He shrugged. “Pawned it. I don’t like guns.” She eyed him again, and he said defensively, “Look, I got out of Viper the day after Gail Courtry died, and the city was a war zone before that happened with the gang wars goin’ on. I had nightmares with gunfire in them for a couple years afterward. Last thing I want is to bring that back in my life.”

Alia emerged from the chicken with a deep pan, filled with pasta, drenched in a creamy sauce with chicken, bacon, cherry tomatoes, and cooked spinach. Elly was given a cup with dry cereal, which she alternately munched on or threw around. Everyone sat down and started serving themselves. “So how’s the infamous Jenna Cide meet a single mother in Altrega Beach?” Baz asked.

There was a pause before said single mother spoke up. “I do tailoring work,” Alia explained. “Mending and sewing, some crafting. Made some nice side money for a while, but I haven’t had a chance to do as much since Elly was born.”

“I had this hooded cape thing I was gonna wear to one of my gigs,” Jen picked up the thread, “but it tore on some of the spikes. I needed a patch job, like pronto, and I heard from a friend of a friend about Alia. And so.” She gave a thumbs-up. “Got someone who doesn’t bat an eye at the weird things I want her to make for my stage get-ups.”

“You meet all sorts in Albrook,” Baz chuckled.

Dinner was generally pretty calm after that. Jen eventually cooled her attitude toward Baz, and they shared stories about music and movies they enjoyed. They told jokes and continually checked their language in front of Elly, especially when Baz recounted some irate customers he’d had to call from his job.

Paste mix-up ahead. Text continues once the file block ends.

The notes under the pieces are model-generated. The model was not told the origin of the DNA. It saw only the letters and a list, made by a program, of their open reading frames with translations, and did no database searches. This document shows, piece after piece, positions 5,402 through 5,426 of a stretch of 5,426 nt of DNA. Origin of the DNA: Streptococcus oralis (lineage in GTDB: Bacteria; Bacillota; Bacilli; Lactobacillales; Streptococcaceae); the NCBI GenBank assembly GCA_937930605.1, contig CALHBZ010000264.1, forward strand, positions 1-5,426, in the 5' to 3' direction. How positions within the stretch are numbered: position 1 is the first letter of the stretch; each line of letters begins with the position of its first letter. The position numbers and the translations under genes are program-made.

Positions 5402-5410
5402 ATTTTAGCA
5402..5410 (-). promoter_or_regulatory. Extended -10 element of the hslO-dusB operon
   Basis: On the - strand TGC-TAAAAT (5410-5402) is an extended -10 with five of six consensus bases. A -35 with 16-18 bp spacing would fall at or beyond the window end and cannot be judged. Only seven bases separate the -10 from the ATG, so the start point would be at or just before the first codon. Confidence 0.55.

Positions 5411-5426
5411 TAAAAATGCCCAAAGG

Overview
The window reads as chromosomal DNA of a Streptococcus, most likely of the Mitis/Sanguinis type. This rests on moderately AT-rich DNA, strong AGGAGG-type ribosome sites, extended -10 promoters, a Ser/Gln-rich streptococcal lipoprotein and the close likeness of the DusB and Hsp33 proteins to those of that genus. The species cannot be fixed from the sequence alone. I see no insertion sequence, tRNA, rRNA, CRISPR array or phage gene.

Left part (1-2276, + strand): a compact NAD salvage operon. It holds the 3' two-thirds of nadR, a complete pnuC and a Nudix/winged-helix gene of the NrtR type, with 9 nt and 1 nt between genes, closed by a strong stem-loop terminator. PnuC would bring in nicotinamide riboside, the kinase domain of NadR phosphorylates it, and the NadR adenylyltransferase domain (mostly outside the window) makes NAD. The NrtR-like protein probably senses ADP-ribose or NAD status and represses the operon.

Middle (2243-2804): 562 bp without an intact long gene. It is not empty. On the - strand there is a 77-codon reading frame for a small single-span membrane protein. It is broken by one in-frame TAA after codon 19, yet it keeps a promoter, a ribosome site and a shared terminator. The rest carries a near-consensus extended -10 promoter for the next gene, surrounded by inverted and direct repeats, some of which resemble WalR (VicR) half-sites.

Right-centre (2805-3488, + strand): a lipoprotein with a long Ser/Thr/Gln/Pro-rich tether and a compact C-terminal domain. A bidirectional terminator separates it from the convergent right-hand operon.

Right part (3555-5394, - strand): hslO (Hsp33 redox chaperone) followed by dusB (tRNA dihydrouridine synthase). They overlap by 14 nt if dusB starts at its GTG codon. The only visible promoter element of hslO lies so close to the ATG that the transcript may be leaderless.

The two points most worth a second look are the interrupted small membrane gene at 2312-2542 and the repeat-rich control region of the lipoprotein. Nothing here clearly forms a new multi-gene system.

Soon, the meal was over, and Alia’s guests had to take their leave. Jen had to meet up with the rest of her band, and Baz had to get up early to try to job hunt. “The last thing I want is to be stuck doing telemarketing the rest of my life.” Alia and a sleepy Elly had bid them farewell, and so Jen and Baz were left standing in the hallway. Jen’s friendly demeanor immediately chilled as she gave him another look.

“What now?” he asked her.

“What’s your angle here, laughing boy?” she demanded.

Baz blinked a bit. “What? You think I’m interested in–” he gestured from himself to Alia’s door. When Jen just cocked her eyebrow at him, he shook his head. “Let me reassure you by saying I’m not looking for a relationship right now, and furthermore, Alia’s not my type. She’s a nice woman, clearly down on her luck, but I don’t think she needs the complication of a relationship right now either. Friendship? Sure, we’re neighbors, it’s the right thing to do. But me hooking up with her?” Again, a shake of the head. “Not happening, or at least, not for the foreseeable future.”